1. NATO’s ‘moderate’ rebels are aligned with al-Qaida…………….. ✓
  2. NATO policy created the conditions for the rise of IS…………… ✓
  3. Western ally Saudi Arabia bankrolls the Salafist extremists……. ✓
  4. NATO member Turkey has protected & supplied IS…………….. ✓

Depending on the geopolitical reality of the day, for instance whether the paranoid ego-maniac Sultan Erdogan of Turkey is behaving well or not, the stories by western dissident journalists that will withstand a close scrutiny are run in Russian or Russia friendly media outlets. The result? Odds are 100:1 you’ll get more reliable information from Russian state TV or Russian sponsored websites than from ABC, CBS, CNN or NBC.

Shoot the messenger

 At the end of the day, the only solution NATO’s main sponsor, the USA, can come up with to protect it’s colossal efforts to deceive and manipulate the western public is to silence dissident journalists by cutting off access to alternative media. Zerohedge on the present proposal:

“On November 30, one week after the Washington Post launched its witch hunt against “Russian propaganda fake news”, with 390 votes for, the House quietly passed “H.R. 6393, Intelligence Authorization Act for Fiscal Year 2017“, sponsored by California Republican Devin Nunes (whose third largest donor in 2016 is Google parent Alphabet, Inc), a bill which deals with a number of intelligence-related issues, including Russian propaganda, or what the government calls propaganda, and hints at a potential crackdown on “offenders.”

“A quick skim of the bill reveals “Title V—Matters relating to foreign countries”,  whose Section 501 calls for the government to “counter active measures by Russia to exert covert influence … carried out in  coordination with, or at the behest of, political leaders or the security services of the Russian Federation and the role of the Russian Federation has been hidden or not acknowledged publicly.”

“The section lists the following definitions of media manipulation:

  • Establishment or funding of a front group.
  • Covert broadcasting.
  • Media manipulation.
  • Disinformation and forgeries.
  • Funding agents of influence.
  • Incitement and offensive counterintelligence.
  • Assassinations.
  • Terrorist acts.

“As ActivistPost correctly notes, it is easy to see how this law, if passed by the Senate and signed by the president, could be used to target, threaten, or eliminate so-called “fake news” websites, a list which has been used to arbitrarily define any website, or blog, that does not share the mainstream media’s proclivity to serve as the Public Relations arm of a given administration [see the immediate preceding post, ‘On Fake News‘, at this blog]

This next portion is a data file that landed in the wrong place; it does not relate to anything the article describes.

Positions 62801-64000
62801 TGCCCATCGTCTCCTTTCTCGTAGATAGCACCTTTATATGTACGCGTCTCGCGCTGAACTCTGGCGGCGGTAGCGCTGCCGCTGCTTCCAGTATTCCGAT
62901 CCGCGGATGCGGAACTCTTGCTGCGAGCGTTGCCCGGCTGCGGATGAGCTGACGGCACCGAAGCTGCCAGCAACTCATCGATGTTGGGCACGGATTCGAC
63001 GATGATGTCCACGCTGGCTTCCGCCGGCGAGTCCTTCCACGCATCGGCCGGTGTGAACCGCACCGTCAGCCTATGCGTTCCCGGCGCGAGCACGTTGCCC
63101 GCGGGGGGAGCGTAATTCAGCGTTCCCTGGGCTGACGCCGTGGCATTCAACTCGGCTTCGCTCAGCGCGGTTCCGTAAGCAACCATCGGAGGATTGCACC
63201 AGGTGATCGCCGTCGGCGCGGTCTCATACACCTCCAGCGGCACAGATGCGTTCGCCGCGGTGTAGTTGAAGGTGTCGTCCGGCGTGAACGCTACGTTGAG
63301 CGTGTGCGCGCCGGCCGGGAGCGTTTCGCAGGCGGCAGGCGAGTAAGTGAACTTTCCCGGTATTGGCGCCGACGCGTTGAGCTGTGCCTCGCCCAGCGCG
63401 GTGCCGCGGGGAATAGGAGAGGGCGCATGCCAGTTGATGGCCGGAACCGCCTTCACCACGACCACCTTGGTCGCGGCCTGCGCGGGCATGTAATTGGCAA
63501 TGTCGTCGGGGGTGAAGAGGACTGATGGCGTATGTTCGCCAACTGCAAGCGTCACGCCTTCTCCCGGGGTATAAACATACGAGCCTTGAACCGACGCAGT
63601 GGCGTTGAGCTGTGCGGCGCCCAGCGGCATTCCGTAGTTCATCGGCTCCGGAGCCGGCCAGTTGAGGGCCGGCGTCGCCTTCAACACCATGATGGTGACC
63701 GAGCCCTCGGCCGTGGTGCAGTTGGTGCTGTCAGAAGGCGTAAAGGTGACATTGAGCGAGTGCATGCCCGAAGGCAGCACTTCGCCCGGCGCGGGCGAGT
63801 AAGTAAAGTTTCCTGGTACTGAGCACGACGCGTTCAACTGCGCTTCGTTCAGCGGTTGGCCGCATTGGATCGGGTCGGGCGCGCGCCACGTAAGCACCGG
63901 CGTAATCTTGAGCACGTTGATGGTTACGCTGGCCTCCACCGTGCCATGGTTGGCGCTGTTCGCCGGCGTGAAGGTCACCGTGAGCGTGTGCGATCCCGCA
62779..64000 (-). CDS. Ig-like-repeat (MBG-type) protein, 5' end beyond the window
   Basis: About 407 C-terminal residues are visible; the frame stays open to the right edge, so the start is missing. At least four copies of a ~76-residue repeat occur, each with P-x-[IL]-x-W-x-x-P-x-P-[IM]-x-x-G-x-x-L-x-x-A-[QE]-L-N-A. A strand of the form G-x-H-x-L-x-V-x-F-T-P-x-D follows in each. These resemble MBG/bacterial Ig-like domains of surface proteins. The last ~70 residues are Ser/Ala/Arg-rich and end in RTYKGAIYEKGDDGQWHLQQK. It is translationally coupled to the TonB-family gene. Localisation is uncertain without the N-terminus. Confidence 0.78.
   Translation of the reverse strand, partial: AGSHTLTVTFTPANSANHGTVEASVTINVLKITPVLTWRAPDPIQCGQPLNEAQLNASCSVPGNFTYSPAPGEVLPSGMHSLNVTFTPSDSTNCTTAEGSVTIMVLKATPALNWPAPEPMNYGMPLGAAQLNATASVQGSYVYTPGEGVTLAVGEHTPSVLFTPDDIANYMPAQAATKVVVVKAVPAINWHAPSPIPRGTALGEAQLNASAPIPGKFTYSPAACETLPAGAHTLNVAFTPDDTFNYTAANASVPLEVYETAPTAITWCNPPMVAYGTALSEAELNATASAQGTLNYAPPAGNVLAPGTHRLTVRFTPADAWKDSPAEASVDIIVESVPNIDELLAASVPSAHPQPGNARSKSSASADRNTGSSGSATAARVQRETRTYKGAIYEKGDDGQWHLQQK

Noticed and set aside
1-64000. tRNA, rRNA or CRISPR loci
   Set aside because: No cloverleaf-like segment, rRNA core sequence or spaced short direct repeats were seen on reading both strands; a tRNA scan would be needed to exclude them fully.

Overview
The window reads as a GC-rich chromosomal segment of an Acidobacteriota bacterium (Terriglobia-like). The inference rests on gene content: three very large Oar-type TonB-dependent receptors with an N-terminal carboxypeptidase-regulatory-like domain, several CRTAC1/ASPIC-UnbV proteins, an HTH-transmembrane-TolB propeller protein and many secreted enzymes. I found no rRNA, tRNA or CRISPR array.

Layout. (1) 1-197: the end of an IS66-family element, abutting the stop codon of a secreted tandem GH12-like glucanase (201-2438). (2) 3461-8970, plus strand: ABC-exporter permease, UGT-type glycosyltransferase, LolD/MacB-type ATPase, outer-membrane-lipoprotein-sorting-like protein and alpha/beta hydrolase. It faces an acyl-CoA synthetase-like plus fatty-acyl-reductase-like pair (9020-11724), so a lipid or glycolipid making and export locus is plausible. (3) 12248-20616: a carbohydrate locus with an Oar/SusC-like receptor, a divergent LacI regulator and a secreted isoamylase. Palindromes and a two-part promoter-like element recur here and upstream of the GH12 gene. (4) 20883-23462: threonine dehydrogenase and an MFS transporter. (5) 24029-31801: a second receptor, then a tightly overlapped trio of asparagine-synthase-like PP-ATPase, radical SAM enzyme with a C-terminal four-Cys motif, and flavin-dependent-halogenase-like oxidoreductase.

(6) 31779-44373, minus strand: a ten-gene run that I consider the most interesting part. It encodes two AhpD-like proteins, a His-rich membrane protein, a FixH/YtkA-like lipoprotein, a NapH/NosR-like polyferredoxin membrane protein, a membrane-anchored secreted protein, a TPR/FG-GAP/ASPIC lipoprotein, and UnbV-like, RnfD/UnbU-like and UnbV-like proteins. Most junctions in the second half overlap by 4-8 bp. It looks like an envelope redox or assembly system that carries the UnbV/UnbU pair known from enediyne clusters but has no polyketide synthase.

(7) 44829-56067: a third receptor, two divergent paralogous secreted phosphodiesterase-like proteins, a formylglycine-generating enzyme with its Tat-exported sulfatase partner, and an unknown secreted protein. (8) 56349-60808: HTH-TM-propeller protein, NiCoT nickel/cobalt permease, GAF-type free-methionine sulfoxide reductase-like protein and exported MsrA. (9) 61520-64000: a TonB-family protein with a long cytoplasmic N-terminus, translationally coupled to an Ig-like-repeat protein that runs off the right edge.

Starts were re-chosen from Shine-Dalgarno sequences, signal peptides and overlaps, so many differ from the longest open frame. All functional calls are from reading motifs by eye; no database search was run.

Russian victory enhanced

The reactionary moves by the NATO/USA propagandists to having been bested in the game by Russia only sweetens the Russian victory; similar to Erdogan’s over-reaction in cracking down on anyone who doesn’t follow the ruling party line in Turkey, the USA governing elite is sowing ever deepening dissent in the psyche of those Americans actually inclined to think, understand and know for themselves what is actually going on. The sort of reactionary behavior embodied in the color of law [anti-constitutional order represented in the ‘national security state’] governing the United States and its allies destabilizes any society.

Propaganda budget

The USA media mouthpieces are not going to broadcast the American propaganda budget, so let’s turn to Russia’s Sputnik to get the facts:

“Last year, the Broadcasting Board of Governors (BBG), the US federal agency responsible for Voice of America and Radio Liberty/Radio Free Europe, among others, requested a substantial budget increase. Seeking a boost of $30 million, the BBG’s budget soared to $751.5 million.

“That was, evidently, not enough money. President Obama’s newly proposed budget for fiscal year 2017 proposes another massive increase in spending for the BBG. If granted, the agency will receive nearly $778 million, a roughly $27 million increase” [over the $30 million boost]

The Russians are willing to broadcast the factual news the USA’s intelligence agency co-opted media mouth-pieces will not. Point made?

Western press propagandizing Americans

How much of the USA’s propaganda budget is actually aimed at Americans?

The newest version of the National Defense Authorization Act (NDAA) includes an amendment that would legalize the use of propaganda on the American public, reports Michael Hastings of BuzzFeed.

The amendment — proposed by Mac Thornberry (R-Texas) and Adam Smith (D-Wash.) and passed in the House last Friday afternoon — would effectively nullify the Smith-Mundt Act of 1948, which explicitly forbids information and psychological operations aimed at influencing U.S. public opinion

Huh. And yeah, that was made into law.

Odd bedfellows

Glenn Greenwald’s related, and otherwise excellent piece ‘Washington Post Disgracefully Promotes a McCarthyite Blacklist From a New, Hidden, and Very Shady Group‘ throws a bone to one of the very worst propaganda prostitutes extant on the world-wide-web: Elliot Higgins of Bellingcat. WTF.